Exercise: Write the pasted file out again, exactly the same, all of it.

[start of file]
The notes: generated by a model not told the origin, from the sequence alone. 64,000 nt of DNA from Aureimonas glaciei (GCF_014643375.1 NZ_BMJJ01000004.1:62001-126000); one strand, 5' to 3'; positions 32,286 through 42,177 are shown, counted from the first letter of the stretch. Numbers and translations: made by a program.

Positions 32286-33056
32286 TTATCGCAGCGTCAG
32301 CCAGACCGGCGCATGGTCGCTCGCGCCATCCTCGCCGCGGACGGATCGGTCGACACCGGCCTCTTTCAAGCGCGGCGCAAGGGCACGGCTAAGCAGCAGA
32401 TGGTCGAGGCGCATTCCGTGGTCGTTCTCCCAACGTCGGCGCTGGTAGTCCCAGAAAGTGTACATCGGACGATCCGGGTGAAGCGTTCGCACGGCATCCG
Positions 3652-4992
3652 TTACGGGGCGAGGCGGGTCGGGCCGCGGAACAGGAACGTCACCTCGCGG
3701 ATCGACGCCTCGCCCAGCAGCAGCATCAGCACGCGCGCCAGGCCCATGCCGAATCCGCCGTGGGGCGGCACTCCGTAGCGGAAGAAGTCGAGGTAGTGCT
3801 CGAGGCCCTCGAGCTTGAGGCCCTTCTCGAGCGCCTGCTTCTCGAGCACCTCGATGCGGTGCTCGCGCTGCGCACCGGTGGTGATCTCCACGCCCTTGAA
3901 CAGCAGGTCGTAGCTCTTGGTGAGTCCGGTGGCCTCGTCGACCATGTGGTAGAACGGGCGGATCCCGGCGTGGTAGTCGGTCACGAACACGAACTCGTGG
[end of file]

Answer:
The notes: generated by a model not told the origin, from the sequence alone. 64,000 nt of DNA from Aureimonas glaciei (GCF_014643375.1 NZ_BMJJ01000004.1:62001-126000); one strand, 5' to 3'; positions 32,286 through 42,177 are shown, counted from the first letter of the stretch. Numbers and translations: made by a program.

Positions 32286-33056
32286 TTATCGCAGCGTCAG
32301 CCAGACCGGCGCATGGTCGCTCGCGCCATCCTCGCCGCGGACGGATCGGTCGACACCGGCCTCTTTCAAGCGCGGCGCAAGGGCACGGCTAAGCAGCAGA
32401 TGGTCGAGGCGCATTCCGTGGTCGTTCTCCCAACGTCGGCGCTGGTAGTCCCAGAAAGTGTACATCGGACGATCCGGGTGAAGCGTTCGCACGGCATCCG
Positions 3652-4992
3652 TTACGGGGCGAGGCGGGTCGGGCCGCGGAACAGGAACGTCACCTCGCGG
3701 ATCGACGCCTCGCCCAGCAGCAGCATCAGCACGCGCGCCAGGCCCATGCCGAATCCGCCGTGGGGCGGCACTCCGTAGCGGAAGAAGTCGAGGTAGTGCT
3801 CGAGGCCCTCGAGCTTGAGGCCCTTCTCGAGCGCCTGCTTCTCGAGCACCTCGATGCGGTGCTCGCGCTGCGCACCGGTGGTGATCTCCACGCCCTTGAA
3901 CAGCAGGTCGTAGCTCTTGGTGAGTCCGGTGGCCTCGTCGACCATGTGGTAGAACGGGCGGATCCCGGCGTGGTAGTCGGTCACGAACACGAACTCGTGG